Another bitter legacy of federal regulation is the “revolving door,” where insiders bounce between well-paid positions in industry to high-ranking FDA positions that regulate that industry. Those in the political party out of power hold cushy jobs awaiting their return to power, at which point – in the game of Washington musical chairs – those in the party leaving power in turn take the high-paying jobs in industry. The current FDA Commissioner, Margaret Hamburg, coming to FDA from Henry Schein, Inc., the largest seller of dental products and a major seller of medical products too, is a perfect example. Hamburg was a high official in the Clinton Administration, so Schein’s CEO Stanley Bergman, an active Democrat, tapped Hamburg for the light work of being a board member during the Bush II years, paying her millions of dollars to sit in meetings and file occasional reports. When Bergman’s party returned to power in 2009, he escorted Hamburg back through the revolving door – as Commissioner of the world’s most powerful food and drug regulator, FDA.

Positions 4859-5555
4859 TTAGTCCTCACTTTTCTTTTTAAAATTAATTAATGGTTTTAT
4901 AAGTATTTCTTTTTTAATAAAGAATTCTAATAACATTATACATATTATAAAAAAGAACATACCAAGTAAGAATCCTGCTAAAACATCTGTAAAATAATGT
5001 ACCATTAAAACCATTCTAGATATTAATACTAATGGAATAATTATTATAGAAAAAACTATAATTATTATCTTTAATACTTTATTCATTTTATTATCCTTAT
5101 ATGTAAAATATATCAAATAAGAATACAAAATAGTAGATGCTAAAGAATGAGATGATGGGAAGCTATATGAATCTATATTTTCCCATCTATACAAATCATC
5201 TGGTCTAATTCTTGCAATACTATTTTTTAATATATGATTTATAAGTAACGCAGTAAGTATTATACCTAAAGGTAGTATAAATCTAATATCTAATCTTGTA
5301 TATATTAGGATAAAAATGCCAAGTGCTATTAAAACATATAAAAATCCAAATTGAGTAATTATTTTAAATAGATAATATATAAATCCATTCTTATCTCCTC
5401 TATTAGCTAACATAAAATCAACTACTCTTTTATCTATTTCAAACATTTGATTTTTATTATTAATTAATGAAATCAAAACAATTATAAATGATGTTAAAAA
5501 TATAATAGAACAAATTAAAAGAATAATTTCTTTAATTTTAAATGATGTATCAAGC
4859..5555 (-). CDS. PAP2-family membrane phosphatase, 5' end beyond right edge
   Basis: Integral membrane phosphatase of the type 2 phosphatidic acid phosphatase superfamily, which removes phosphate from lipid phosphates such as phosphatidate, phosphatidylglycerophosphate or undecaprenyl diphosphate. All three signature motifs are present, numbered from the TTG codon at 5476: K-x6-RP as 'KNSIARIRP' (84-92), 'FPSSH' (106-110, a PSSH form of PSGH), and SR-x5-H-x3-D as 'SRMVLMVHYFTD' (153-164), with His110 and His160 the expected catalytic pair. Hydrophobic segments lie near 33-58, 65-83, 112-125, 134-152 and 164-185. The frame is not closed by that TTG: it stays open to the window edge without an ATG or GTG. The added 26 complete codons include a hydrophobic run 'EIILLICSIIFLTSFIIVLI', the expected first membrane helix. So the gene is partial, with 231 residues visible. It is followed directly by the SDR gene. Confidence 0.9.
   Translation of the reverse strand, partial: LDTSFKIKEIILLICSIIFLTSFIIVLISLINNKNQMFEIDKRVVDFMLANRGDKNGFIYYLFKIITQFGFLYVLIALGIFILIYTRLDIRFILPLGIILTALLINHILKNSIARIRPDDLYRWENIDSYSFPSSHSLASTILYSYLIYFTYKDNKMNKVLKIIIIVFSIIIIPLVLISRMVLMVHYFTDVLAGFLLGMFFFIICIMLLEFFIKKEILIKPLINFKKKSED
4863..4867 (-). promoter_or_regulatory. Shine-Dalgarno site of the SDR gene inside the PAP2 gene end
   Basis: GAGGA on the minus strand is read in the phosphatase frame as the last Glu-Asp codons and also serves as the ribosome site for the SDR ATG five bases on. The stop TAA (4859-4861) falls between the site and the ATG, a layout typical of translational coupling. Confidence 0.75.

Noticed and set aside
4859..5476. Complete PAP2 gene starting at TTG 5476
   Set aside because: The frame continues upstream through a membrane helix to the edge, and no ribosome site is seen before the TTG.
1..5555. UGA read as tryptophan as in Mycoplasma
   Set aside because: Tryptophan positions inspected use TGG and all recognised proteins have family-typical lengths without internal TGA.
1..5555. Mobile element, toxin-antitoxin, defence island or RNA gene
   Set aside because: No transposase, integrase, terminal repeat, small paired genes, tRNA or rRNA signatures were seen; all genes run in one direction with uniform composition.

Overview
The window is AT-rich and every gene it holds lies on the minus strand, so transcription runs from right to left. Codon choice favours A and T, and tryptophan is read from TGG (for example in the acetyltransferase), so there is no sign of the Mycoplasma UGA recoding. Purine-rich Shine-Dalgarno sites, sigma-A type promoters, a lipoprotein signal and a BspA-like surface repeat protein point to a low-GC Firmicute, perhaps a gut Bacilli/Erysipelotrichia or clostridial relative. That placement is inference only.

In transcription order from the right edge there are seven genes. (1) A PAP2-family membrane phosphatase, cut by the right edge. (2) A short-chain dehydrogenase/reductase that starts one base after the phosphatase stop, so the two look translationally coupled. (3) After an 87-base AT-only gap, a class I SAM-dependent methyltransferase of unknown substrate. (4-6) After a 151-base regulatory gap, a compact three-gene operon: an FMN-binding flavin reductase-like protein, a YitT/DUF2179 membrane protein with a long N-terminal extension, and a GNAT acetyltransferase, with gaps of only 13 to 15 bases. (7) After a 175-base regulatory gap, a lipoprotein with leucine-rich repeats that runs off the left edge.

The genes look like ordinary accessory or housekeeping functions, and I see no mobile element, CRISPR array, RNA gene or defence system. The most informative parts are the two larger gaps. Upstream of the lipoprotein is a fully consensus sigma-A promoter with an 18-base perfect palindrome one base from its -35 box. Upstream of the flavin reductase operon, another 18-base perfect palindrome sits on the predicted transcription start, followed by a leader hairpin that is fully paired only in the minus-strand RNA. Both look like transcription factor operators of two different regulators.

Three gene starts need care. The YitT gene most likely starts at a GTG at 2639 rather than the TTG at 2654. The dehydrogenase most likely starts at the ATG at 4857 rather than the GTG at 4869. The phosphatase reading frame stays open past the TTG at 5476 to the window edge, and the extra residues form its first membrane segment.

II. FDA covers up amalgam’s mercury from consumers – for 32 years
The dirty secret of traditional dentistry is this: those “silver fillings” aren’t silver. They are mainly mercury – and mercury, of course, is a virulent neurotoxin that can kill babies in the womb, can cause permanent brain damage to children, and can cause irrevocable kidney damage in adults (among many other things).